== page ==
Now it’s time to prepare the head band ribbons that will hang from the base of your hoop. Place your 1” wide ribbon over your 1.5” wide ribbon and centre it. Fold both layers over and stitch them together.
Using your erasable marker, measure 4 inches from the top of your ribbons and mark a small spot on the edge of your 1” ribbon. Continue down your ribbon, marking spots 4” apart. Fold back the top ribbon and now mark your 1.5” ribbon, except this time you are marking them 3’ apart. You can just see my markings in blue.
Starting at the top of your ribbons (where you stitched them together), line up your markings so that the top ribbon’s spot is directly over the bottom ribbon’s spot. Join both ribbons together by sewing a horizontal line across the width of the 1” ribbon. Be sure to use your reverse stitch on the machine to secure the beginning and end of your stitching.
Continue to line up your markings and stitch them down. You will find that the bottom ribbon will remain flat and the top ribbon will end up with loops in it.
You’ll have nine loops in total. Once you’ve trimmed off your threads, also trim the base of the ribbons. Heat seal the ends so that they don’t fray. I have a machine I use, but a lighter or a lit match provides enough heat to do the same job. Just quickly run the flame along the open edge of the ribbon to melt the fibres together. You can see the trimmed loops and heat-sealed ends above. Don’t forget to dampen your erasable marker spots to remove them too.
Well it’s now time to put everything together! I hope you’re still following along and are able to use the images for some added guidance.
Unscrew your embroidery hoop and lay your fabric over the inside ring. Pop the outside ring over the fabric and tighten the screw just enough to gently hold everything in place. Make sure your appliquéd name is centred, and that the screw is centred on the top of the hoop.
Take the top of your ribbon (the part you stitched down) and feed it through the top side of the base of the hoop.
Tighten your screw as firmly (but gently) as you can. Then gently pull your fabric at the back so that there are no bubbles or puckers on the front of your hoop. You want your fabric sitting taut and smooth.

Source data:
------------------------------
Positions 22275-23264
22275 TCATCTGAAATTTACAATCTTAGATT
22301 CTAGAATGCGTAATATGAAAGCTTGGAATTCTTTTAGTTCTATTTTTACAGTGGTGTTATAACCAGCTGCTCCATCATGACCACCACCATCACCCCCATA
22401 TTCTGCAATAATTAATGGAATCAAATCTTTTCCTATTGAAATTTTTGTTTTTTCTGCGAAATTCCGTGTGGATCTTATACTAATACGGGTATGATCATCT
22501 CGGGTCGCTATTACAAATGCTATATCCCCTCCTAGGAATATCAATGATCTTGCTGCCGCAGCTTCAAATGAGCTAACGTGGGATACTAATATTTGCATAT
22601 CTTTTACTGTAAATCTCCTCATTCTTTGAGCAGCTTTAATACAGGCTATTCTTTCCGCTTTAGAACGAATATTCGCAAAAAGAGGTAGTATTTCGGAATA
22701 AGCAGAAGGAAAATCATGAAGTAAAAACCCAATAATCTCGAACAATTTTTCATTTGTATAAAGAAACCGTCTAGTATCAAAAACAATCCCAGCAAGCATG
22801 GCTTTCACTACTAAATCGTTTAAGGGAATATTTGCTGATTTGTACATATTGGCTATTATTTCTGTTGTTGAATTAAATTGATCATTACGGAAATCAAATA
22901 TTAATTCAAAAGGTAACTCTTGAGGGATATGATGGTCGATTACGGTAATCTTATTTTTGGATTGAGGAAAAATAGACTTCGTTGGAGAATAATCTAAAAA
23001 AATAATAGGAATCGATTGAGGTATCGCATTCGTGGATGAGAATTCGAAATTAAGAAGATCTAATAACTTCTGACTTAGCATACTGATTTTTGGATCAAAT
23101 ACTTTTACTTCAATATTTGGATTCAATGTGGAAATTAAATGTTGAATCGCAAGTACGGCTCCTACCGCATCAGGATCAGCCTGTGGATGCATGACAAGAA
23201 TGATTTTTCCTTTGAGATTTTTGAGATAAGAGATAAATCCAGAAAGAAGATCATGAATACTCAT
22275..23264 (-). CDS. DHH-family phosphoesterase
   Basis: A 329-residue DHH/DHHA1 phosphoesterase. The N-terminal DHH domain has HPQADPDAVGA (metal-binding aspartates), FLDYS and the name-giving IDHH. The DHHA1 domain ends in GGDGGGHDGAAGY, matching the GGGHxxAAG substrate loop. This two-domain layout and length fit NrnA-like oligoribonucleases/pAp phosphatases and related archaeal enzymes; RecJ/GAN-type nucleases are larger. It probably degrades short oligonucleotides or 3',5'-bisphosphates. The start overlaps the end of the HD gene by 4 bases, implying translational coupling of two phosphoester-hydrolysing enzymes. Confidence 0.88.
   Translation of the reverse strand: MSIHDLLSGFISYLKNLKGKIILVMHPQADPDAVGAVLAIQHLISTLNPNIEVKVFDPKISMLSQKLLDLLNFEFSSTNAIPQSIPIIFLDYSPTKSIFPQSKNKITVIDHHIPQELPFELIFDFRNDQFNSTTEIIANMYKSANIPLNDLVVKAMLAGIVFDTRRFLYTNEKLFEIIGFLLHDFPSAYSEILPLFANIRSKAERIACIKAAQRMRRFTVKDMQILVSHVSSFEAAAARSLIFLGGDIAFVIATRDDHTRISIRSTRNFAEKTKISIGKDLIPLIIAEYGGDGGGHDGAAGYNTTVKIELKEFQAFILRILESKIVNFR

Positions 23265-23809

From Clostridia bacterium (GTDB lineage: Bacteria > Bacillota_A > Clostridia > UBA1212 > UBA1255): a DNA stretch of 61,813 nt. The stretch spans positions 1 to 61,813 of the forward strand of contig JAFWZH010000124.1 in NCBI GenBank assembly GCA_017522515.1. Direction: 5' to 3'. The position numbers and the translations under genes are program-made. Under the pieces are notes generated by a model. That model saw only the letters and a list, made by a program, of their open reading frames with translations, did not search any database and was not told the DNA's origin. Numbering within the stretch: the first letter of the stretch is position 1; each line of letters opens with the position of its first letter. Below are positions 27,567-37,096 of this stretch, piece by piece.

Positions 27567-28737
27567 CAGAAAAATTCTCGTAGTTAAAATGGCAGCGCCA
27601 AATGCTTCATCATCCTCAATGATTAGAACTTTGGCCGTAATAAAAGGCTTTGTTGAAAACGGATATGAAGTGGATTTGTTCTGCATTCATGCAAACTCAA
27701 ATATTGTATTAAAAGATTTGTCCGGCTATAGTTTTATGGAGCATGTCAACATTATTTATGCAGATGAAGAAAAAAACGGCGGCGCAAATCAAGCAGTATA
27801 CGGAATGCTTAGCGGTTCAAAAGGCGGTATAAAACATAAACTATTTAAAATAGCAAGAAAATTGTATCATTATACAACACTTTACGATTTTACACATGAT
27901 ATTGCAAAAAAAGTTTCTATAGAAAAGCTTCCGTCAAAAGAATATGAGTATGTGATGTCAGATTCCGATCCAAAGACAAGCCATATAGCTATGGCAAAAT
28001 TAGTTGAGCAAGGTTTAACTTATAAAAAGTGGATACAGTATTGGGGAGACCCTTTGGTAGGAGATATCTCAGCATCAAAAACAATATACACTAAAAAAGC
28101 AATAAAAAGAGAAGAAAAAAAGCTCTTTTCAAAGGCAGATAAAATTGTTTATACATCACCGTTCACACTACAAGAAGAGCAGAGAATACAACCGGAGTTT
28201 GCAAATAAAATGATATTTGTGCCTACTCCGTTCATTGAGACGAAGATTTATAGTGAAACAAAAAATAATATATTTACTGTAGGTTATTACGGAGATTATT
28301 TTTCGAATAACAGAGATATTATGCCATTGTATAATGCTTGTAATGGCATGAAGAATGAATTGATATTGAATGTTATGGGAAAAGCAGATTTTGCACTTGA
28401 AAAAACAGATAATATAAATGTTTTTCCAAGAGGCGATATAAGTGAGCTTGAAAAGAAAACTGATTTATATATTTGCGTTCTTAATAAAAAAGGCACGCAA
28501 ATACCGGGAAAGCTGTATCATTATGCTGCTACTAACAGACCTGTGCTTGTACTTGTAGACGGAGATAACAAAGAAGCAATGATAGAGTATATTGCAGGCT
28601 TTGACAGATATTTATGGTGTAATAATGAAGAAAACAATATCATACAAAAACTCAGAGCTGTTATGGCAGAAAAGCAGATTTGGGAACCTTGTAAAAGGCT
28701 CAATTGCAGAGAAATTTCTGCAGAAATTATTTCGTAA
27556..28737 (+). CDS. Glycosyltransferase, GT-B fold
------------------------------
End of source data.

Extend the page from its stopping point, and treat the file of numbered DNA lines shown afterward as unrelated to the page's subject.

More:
Flip your hoop over and fold your extra allowance down inside the hoop.
If it’s a tad long, trim away some of the excess (ensuring you still have enough fabric to tuck in).
Now we’re ready to secure everything, so be sure you’re happy with how everything appears at the front of the hoop and make some adjustments if necessary. Your screw should be centred at the top, your name should be centred and straight, and your ribbon should be centred at the bottom.
Heat your hot glue gun, and run a line of hot glue along the inside of the wooden rim. Tuck your fabric over and use the glue to secure it down. Only cover a couple of inches at a time, lest your hot glue set before you get to it! When you’ve finished, your hoop should sit flush against a flat surface.
There are many other ways to finish the back of an embroidery hoop. You can cover the inside ring with a circle of cardboard, or circle of felt. But for the sake of simplicity, I have left it plain but neat.
We’re just about done. We just need to pretty it up! Tie a bow with some ribbon and trim the ends. Be sure to heat seal the ends too. Glue your bow to the top front of your hoop, and you’re done!
Such a simple project! You can feed head bands through the loops and you can also attach clips too. If you’d like to have a go at making your own hair clips, you can read the tutorial for basic clips HERE and for yo-yo clips HERE.
This is such a pretty addition to any girl’s bedroom! I have lots more inspiration for little girl’s bedrooms on this Pinterest Board too.
Thanks for stopping by for another Molly and Mama tutorial! Feel free to share your projects on our Facebook Page.
Happy creating, Lauren x
This post was written by Lauren Wright of Molly and Mama http://www.MollyandMama.com.au